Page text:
vTaskNotifyGiveFromISR(PRINTERTaskHandle, &printerTaskWoken);

    portYIELD_FROM_ISR(printerTaskWoken);
    ulTaskNotifyTake(pdTRUE, 0);  //!! WHAT IS THIS DOING?
}

void PrinterTask(void * pvParameters)
{
    for(;;){
        // Wait for interrupt to notify this task.
        ulTaskNotifyTake(pdTRUE, portMAX_DELAY);
        
        // Perform operation.
        PRINTHEAD_CountAndPrint();
        
        // Unblock the REPMTask.
        xTaskNotifyGive(REPMTaskHandle);
    }
}

void REPMTask( void * pvParameters )
{
    REPM_CTRL_CountAndStop();
    if(g_bShortLongTicketDetectionEnabled)
        {
        if(g_bShortLongTicketMeasurementStart)
            RecordTicketLength (TRUE);
        else
            RecordTicketLength (FALSE);

        }```
        
    //!! IF THIS IS A TASK THEN MUST NOT DROP OFF
    // THE END OF THE FUNCTION (as documented in
    // the book and website).  IF THIS IS JUST A
    // FUNCTION AND NOT A TASK THEN THE LINE:
    // xTaskNotifyGive(REPMTaskHandle); ABOVE WOULD
    // SEEM WRONG.
}
void RepmTask(void * pvParameters)
{


	for( ;; )
	{
      
        }
void My_ISR(void){
     //CALL THE RELEVENT PRINT ROUTINE
    vTaskNotifyGiveFromISR(PRINTERTaskHandle, &printerTaskWoken);

    portYIELD_FROM_ISR(printerTaskWoken);
    ulTaskNotifyTake(pdTRUE, 0);

  

    	}
}
}

My_ISR happens from REPM_Task. I switch control to printer task. Printer task returns control to REPM_task. While I can put all of the ISR processing after the task switch in the printer task, the execution needs to return to whatever happens after the ISR. Or it needs to return to the ISR itself to wrap up the ISR.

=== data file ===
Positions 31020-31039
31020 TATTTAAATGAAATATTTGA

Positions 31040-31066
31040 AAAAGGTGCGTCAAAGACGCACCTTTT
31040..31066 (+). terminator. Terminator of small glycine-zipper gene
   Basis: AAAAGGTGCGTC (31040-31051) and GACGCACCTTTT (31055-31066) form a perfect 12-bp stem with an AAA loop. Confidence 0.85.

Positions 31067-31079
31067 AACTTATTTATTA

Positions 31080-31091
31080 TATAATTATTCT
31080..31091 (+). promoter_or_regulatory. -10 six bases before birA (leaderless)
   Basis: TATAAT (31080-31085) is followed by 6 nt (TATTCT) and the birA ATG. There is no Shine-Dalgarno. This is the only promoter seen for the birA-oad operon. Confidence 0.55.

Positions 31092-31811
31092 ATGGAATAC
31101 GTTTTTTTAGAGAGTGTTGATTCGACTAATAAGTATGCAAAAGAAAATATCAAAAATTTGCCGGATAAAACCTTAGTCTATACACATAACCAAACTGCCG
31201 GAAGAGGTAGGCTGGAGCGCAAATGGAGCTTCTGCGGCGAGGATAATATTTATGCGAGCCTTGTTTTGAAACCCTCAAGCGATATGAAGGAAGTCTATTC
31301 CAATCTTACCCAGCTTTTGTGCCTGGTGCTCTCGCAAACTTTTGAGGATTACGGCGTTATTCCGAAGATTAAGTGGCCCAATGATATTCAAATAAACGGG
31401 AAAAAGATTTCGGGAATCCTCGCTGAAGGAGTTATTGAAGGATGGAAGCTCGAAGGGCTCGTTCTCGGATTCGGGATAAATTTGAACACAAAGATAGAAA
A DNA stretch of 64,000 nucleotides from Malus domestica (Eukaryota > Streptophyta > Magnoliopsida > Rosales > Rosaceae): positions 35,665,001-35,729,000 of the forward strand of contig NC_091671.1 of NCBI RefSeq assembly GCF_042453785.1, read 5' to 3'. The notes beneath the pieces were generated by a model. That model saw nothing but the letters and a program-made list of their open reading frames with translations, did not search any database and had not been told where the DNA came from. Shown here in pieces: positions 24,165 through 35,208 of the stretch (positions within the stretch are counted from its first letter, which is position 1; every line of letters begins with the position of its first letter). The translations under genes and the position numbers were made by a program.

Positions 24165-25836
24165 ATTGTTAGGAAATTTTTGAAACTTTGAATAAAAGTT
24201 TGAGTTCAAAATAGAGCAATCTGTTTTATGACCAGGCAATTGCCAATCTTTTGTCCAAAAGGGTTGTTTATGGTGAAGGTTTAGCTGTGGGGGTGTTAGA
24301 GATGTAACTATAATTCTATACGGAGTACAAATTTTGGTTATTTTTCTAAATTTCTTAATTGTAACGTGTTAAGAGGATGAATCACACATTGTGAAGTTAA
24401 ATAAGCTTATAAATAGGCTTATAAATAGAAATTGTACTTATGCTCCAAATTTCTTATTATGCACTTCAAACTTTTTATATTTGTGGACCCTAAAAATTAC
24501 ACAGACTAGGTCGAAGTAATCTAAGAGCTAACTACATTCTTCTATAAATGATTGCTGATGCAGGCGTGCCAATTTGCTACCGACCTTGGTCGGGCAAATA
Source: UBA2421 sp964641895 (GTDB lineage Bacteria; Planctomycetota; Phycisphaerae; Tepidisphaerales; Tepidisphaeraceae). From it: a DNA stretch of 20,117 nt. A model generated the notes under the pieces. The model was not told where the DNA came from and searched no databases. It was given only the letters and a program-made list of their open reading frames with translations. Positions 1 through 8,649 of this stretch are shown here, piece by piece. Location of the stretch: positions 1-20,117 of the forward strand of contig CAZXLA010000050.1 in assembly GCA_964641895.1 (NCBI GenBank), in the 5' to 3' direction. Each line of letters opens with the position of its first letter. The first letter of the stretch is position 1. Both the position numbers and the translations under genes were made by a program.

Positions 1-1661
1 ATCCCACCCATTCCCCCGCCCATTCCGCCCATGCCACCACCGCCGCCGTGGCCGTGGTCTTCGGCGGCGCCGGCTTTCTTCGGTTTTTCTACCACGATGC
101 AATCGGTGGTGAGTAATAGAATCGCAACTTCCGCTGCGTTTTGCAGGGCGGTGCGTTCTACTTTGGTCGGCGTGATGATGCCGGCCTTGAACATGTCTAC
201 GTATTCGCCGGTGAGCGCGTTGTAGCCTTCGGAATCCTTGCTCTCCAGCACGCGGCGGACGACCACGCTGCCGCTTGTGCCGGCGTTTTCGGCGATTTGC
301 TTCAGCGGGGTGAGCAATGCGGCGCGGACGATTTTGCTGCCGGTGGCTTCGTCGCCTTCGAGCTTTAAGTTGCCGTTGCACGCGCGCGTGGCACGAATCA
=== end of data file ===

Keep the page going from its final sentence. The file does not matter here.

Currently the code you have put in the REPM main loop is still inside the ISR, it is possible to move it to the printer task.

I need to understand the right set of APIs to use, where/how to use them. Inside an ISR, what is the best blocking time to use to wait for a return notification?

Thanks,
Priya

The code you posted has one function defined inside another function. I’m surprised that even compiles. Are you sure your code is compiling?

In any case, ISRs (Interrupt Service Routines) are asynchronous - they occur when an interrupt is accepted by the processor, at which point the execution flow jumps from whatever was executing to the interrupt service routine which then runs to completion before execution returns to whatever was executing previously. This is a function of the hardware - there is nothing in software that can effect it. Interrupts to not execute in tasks.

I may be mistaken, but from reading your posts it doesn’t seem that you understand how the processor works. I would recommend writing some basic examples with just a main() function that sets up an interrupt and an interrupt handler to learn some of the basics of embedded programming before attempting to use the RTOS - the processor vendor and compiler vendor probably have lots of examples already. Then, once you have the basics, read the book that is freely available for you before you attempt to use the RTOS. The book also contains lots of examples.

This is code in production. Thank you for your reply.

The code as presented, with the ISR function defined within the task function is NOT valid C, but maybe some extension you are using.

Ths ISR including the statement ulTaskNotifyTake(pdTRUE, 0); breaks the API rules of FREERTOS (that ISRs are not allowed to call functions that don’t end in FromISR.

If this is the actual code you have in production, it is broken.